How to Delete Recovery Partition in Windows 11/10/8/7?

If you want to make more room on your Windows hard drive, you can delete the restore folder. But you should know what will happen before you do it. There will be no easy way to reset your PC or use system recovery tools after you delete the recovery partition. It has the knowledge and tools you need to fix your system. You can delete the recovery partition in different versions of Windows by following this full guide. This is useful if you have made external recovery media or need the space for something else.

What is the Recovery Partition?

This is a recovery partition on your hard drive. It has the recovery tools and operating system files you need to fix or restart your computer. It’s hidden and doesn’t have a drive letter assigned to it.

  • To fix and troubleshoot system problems, you might need this partition. Before you move on, make sure you have other recovery options. Before you remove the recovery partition, you should do the following:
  • Backing up important info is important to make sure you don’t lose it by accident.
  • Make a Recovery Drive: You can make a recovery drive on a USB stick.
    You can use recovery tools even if you don’t have the recovery partition.
  • Take a look at the recovery options: Look around to see if you have any other backup files or installation media that you can use to reinstall or get back your operating system.

Step-by-Step Guide to Deleting the Recovery Partition

Method 1: Using Disk Management

Windows has a tool called Disk Management that lets you manage the different parts of your hard drive. Use this tool to get rid of the recovery partition:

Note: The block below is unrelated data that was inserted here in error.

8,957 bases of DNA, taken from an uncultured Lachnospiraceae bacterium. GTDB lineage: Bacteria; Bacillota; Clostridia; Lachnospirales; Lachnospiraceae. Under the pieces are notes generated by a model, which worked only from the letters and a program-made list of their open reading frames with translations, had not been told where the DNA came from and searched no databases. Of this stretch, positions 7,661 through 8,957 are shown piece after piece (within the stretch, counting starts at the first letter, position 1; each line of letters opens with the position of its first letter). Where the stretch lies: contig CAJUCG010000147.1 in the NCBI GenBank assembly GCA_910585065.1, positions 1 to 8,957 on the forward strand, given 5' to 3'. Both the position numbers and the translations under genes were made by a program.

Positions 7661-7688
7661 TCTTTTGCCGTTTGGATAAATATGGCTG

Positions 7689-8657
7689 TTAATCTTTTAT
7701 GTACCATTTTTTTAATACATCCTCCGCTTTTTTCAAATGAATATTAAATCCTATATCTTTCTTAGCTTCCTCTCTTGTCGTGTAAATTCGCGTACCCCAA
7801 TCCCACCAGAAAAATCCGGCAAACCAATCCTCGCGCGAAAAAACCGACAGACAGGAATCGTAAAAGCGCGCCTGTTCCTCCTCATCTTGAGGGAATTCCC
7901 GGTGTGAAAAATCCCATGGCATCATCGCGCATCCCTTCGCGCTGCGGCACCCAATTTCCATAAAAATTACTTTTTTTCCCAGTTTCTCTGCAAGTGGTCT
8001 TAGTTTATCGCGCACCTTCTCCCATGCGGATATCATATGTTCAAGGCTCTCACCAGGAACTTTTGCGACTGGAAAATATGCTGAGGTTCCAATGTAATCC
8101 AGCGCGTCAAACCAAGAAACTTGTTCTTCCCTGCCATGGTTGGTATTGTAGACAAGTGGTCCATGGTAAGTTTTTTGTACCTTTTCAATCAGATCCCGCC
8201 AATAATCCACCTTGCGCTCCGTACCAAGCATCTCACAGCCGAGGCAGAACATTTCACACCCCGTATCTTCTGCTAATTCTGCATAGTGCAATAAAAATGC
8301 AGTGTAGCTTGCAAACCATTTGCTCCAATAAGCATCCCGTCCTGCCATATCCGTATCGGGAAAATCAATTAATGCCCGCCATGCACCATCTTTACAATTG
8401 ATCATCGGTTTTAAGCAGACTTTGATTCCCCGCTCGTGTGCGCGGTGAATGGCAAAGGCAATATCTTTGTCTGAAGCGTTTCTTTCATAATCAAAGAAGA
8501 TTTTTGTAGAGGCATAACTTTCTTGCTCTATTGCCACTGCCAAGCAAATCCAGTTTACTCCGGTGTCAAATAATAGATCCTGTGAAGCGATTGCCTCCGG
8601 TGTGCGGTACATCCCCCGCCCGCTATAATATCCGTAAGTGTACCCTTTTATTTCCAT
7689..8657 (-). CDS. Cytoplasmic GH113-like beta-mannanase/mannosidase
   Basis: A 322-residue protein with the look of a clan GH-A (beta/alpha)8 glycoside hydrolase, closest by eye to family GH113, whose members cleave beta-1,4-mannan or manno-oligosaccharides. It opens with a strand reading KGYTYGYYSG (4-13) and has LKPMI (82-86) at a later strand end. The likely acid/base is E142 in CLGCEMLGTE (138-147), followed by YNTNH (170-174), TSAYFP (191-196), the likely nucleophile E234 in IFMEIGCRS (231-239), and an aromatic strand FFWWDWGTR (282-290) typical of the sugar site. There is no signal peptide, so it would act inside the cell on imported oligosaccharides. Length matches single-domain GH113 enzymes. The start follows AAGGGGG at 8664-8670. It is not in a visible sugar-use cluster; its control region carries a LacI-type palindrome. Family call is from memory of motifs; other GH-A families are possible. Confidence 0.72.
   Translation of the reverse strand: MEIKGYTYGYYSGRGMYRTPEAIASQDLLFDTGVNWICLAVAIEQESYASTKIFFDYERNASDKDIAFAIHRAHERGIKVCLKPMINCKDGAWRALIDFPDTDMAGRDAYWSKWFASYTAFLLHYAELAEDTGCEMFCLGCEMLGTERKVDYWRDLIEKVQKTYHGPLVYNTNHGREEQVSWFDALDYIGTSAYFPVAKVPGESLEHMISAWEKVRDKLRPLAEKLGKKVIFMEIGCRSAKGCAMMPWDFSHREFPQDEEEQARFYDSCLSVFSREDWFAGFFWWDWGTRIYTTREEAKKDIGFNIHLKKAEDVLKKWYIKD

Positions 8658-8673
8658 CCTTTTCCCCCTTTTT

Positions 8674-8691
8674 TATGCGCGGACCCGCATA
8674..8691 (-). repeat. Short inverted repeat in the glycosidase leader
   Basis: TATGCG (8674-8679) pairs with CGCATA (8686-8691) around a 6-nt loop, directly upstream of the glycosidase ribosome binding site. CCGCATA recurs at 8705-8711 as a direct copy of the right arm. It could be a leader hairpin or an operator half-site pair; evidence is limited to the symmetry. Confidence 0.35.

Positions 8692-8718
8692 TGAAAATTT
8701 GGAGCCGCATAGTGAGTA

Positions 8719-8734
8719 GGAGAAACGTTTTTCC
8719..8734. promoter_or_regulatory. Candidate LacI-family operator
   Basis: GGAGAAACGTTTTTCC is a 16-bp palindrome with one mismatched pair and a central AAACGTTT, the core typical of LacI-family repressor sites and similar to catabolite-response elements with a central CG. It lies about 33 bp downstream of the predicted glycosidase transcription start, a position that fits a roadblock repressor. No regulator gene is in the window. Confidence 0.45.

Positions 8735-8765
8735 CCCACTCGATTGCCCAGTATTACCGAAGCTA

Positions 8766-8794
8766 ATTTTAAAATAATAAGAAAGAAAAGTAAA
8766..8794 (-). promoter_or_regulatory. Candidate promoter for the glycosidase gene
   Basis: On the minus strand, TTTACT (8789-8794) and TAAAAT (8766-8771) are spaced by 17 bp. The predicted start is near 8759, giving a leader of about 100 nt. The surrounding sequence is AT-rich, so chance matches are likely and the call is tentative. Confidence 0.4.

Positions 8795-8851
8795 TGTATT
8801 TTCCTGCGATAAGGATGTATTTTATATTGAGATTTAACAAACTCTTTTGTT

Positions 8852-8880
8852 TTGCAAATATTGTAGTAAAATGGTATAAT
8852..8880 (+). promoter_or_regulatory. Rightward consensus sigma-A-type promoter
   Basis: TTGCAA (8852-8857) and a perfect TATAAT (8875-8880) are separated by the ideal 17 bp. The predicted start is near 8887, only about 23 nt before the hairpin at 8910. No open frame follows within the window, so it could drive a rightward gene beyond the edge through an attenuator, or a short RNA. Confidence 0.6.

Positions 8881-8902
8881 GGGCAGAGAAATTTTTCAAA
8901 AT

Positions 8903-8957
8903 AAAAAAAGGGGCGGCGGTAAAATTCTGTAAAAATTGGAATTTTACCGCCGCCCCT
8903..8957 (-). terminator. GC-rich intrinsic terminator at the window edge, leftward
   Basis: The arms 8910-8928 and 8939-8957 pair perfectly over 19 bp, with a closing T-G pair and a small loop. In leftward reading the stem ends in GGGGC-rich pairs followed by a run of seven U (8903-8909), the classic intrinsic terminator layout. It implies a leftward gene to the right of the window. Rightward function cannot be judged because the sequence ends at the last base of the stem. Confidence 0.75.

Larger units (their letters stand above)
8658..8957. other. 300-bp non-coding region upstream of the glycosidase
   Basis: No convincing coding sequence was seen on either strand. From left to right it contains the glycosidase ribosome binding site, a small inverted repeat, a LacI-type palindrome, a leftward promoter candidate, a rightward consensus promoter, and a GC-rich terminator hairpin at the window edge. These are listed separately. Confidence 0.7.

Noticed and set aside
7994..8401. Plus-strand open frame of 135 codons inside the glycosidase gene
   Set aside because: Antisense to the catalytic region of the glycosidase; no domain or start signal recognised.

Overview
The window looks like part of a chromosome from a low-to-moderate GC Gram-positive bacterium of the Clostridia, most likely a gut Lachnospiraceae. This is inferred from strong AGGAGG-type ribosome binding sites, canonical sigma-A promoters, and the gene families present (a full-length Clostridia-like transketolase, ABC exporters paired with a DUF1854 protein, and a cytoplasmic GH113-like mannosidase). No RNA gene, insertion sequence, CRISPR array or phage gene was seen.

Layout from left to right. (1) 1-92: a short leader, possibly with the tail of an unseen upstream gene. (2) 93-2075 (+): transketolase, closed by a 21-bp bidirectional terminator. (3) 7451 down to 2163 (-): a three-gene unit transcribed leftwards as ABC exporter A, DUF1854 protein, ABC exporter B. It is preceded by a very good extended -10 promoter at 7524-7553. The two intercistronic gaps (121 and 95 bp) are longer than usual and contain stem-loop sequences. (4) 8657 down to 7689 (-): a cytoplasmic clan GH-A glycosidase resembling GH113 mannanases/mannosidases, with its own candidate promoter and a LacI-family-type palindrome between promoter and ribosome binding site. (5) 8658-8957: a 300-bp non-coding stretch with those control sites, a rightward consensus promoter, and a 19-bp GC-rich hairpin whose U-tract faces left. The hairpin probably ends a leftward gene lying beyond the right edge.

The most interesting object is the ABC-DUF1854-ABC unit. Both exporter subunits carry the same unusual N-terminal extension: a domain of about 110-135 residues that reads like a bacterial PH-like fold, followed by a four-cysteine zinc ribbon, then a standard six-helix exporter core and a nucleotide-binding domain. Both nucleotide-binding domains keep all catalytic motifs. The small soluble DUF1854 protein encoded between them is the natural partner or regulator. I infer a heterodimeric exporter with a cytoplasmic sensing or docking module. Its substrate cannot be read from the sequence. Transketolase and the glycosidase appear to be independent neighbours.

• It’s simple to get to Disk Manager. You can pick it from the menu by pressing Win + X. You can also type diskmgmt.msc and press Enter after pressing Win + R.
  • Locate the Recovery Partition: In the Disk Management window, look for the part that says “Recovery” or “No Drive Letter.”
  • Right-click on the recovery partition and select Delete Volume to get rid of the partition. When asked, make sure the move is okay. This will get rid of the wall and make room for other things.
  • Reallocate the Space: Right-click on the partition next to the freed space (usually the C: drive) and select “Extend Volume.” This will join the new space with an existing partition.

How to Delete Recovery Partition in Windows 11/10/8/7?

Method 2: Using Command Prompt

You can use the Command Prompt as an administrator to get rid of the recovery drive if Disk Management won’t let you.

  • Start up the Command Prompt as a manager: You can choose either Command Prompt (Admin) or Windows PowerShell (Admin) by pressing Windows Key + X.
  • Use the Diskpart tool: Type diskpart and then press Enter. Type show disk and press Enter to see all of the disks. Identify the disk holding the recovery partition and type select disk X (replace X with the disk number).